Donald Trump has recently come under fire for saying veterans who experience PTSD aren't strong and "can't handle it."
The United States Republican nominee for president said,
When you talk about the mental health problems, when people come back from war and combat — and they see things that maybe a lot of the folks in this room have seen many times over and you're strong and you can handle it, but a lot of people can't handle it.
He continued by commenting on John McCain's past as a prisoner of war,
He was a war hero because he was captured. I like people who weren't captured.
Of course, at this point, we aren't shocked by the alarming statements Trump can get away with. And, unfortunately for Americans, it often takes a symbolic representation of injustice, rather than actual injustice to alert us to some wrongdoing.
We saw the footage of thousands of refugees marching on foot to the EU border and felt nothing. It wasn't until we saw a child's lifeless body wash up on shore that the world stopped and asked, "What is happening?"
The same goes for Omran Daqneesh, the 5-year-old boy who was pulled from the rubble following a bomb that hit is home.
Americans knew our government was likely responsible for these bombings, we knew Syrians still needed our help, but it wasn't until the photo of Omar that we got emotional.
And according to public Google search history, interest in Syria rose during the release of the footage of Omar (on August 18), and then steadily declined over the course of the next week.
This is exactly what "You're The Worst" wants us to realize.
Let's start with this: "You're the Worst" is a comedy on FX. Actually, it's a romantic comedy, but as the show's creators say, not a typical one.
The show's two main characters are a couple in love. Digestible. Gretchen and Jimmy begin dating after realizing, basically, they'll never find anyone who will put up with the other one.
It's kind of cute in a "we don't want to live without each other way."
They also both heavily fear being an "average couple" -- so much so that in the opening of the third season, they spend night after night wasted at the bar.
Both refuse to admit to the other that they're hungover and tired of drinking; to do so would make them a boring couple.
What else would they do? Stay home and watch movies?
Gretchen and Jimmy also live with a roommate: Edgar, played by Desmin Borges.
Edgar was once a homeless vet who served in Iraq and has experienced severe PTSD ever since.
Because Jimmy essentially lets Edgar live for free in his house, they've developed a kind of leader-follower relationship.
Edgar makes breakfast for Jimmy and Gretchen every morning. Edgar picks up things at the couple's request and even drives them around so frequently, Jimmy refers to him as Uber.
Up until season three, Edgar's back story has always been brushed aside, mainly at Gretchen and Jimmy's lead.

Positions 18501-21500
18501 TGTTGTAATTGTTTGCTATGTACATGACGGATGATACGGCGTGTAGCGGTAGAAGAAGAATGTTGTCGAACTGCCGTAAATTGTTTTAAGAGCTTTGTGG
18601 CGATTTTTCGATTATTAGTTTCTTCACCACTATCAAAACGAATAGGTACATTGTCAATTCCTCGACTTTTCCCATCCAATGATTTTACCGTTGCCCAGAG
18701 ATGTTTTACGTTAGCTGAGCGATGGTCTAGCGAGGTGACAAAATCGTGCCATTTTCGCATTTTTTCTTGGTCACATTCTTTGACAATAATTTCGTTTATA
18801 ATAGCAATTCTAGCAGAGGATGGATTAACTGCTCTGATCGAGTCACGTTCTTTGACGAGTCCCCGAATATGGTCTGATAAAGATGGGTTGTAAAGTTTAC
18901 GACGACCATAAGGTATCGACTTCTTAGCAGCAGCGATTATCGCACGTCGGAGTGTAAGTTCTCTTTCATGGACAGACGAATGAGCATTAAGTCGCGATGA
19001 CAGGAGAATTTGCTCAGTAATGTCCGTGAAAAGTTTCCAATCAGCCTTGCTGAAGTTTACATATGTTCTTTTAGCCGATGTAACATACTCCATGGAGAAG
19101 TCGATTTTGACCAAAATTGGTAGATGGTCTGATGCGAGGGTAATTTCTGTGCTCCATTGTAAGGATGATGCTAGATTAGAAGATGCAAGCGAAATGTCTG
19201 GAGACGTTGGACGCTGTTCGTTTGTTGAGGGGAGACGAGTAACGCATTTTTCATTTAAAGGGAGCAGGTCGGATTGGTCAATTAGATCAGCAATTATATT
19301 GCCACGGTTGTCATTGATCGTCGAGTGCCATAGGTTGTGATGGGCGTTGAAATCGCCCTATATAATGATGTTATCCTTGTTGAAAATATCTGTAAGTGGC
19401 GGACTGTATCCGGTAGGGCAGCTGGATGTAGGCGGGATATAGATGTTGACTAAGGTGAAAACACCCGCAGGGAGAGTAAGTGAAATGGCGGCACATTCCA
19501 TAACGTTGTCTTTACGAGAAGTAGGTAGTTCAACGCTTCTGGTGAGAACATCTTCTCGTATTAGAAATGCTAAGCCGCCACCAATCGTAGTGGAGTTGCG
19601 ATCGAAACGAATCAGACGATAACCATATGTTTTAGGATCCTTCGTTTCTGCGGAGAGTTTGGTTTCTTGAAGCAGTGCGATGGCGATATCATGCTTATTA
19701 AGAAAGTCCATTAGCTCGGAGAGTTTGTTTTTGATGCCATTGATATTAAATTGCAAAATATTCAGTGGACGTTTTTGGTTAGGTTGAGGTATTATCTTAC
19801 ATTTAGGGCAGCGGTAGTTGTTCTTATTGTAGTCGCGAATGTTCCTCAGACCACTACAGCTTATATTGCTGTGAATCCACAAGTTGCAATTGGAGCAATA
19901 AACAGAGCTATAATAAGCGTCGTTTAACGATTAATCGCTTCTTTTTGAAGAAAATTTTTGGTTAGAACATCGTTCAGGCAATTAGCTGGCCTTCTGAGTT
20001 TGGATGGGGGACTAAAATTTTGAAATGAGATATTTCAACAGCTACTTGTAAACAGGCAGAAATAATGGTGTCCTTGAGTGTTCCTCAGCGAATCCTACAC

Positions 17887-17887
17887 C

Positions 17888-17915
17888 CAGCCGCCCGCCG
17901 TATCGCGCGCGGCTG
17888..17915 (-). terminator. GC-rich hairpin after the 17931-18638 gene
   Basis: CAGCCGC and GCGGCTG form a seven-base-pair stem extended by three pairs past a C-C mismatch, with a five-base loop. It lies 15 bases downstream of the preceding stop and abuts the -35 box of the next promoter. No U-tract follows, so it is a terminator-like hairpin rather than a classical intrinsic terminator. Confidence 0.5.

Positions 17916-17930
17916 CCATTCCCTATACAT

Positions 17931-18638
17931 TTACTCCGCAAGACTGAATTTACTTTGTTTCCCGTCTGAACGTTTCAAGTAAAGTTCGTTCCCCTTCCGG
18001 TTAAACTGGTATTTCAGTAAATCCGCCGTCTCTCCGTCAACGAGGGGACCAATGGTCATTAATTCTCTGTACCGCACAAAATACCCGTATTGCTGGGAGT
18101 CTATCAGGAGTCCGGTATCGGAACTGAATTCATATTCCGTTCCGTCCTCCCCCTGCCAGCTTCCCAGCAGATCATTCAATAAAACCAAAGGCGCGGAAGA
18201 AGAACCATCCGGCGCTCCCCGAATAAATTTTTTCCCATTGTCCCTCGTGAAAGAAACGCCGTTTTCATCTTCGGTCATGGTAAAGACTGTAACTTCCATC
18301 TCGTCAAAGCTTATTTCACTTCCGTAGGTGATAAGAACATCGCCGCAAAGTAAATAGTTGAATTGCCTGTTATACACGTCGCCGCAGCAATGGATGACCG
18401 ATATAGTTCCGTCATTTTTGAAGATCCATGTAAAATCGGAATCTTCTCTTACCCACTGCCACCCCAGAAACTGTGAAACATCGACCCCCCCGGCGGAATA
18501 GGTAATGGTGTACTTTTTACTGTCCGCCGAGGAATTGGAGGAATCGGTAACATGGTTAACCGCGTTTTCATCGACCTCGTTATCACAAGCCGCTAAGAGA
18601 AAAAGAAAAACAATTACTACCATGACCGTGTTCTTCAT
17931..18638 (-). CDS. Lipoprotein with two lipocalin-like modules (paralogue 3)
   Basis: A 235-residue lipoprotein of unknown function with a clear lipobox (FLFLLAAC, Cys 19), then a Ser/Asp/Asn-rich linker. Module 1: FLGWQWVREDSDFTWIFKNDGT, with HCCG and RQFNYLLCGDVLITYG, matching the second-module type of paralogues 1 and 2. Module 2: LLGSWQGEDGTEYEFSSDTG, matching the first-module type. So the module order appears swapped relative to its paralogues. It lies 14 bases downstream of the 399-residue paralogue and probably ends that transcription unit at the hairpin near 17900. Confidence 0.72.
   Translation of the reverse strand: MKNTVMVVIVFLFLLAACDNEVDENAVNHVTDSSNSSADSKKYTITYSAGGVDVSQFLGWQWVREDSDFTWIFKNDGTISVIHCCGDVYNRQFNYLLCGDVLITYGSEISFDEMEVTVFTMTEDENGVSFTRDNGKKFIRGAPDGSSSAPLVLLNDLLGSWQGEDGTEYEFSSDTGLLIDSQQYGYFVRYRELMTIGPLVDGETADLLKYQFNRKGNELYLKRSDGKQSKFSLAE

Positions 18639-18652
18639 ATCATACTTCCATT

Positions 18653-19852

In the episode, fittingly and sarcastically titled, "Men Get Strong," Edgar explains to Jimmy and Gretchen that he can't pick them up because he has to go to his VA appointment.
Edgar tells says,
Later this afternoon, I'm finally gonna have my consultation with the chief of staff at the VA.
Jimmy's response was almost identical to Trump's:
I actually just read something interesting about PTSD. It turns out in WWI, the official term for PTSD was cowardice and you were shot for it.
As a viewer, your first reaction is to find Jimmy despicable and wrong. You can see Edgar's face drop as Jimmy and Gretchen turn away from him.
In a totally different story format for the show, we see Edgar's struggle with PTSD up close and personal in the following episode, "Twenty-Two," which premiered on September 28.
In this episode, we can no longer rely on Gretchen and Jimmy to be the bad guys for us. Viewers come face to face with PTSD and how truly harrowing and obstructive it can be to someone's daily life.
We follow Edgar as he struggles to distract himself by enjoying time with his girlfriend, who he can't help but become aggressive with until she reminds him how important it is for him to make his VA appointment.
After she says she's there for him, he ends up hanging his head, repeating how sorry he is.
We follow as he goes to the appointment, and the chief of staff is an elderly woman wearing pearls and a knit skirt and jacket set.
She speaks with Edgar as if he is a child, saying girlish things like, "I like you!" before ultimately brushing Edgar aside because he has refused to take his 11-prescription pill concoction.
Ultimately, he is refused help and ends up drinking on the side of a road to numb his pain. His only savior? A man operating a tow truck who notices his VA papers in the car and decides to give him some tips about dealing with PTSD.
And all this happened after Edgar sought help. He was strong enough to search for help, but help wasn't around. The VA estimates about 20 veterans commit suicide a day.
The VA estimates about 20 veterans commit suicide a day.
We see Edgar toying with the idea himself as he gazes into oncoming traffic. Twenty veterans a day is a tough statistic to ignore.
But, of course, Trump has never been one for memorizing statistics, which hasn't deterred voters from supporting him in the slightest.
Our presidential candidate even said it himself,
I could stand in the middle of 5th Avenue and shoot somebody and I wouldn't lose voters.
It's kind of a scary thought to realize we need a TV show to fill us in on political realities we can no longer rely on our politicians for.
As the election draws closer and the second presidential debate airs on October 9, we can only wait and see how Trump plans to rectify his choice words on veterans suffering with mental illness.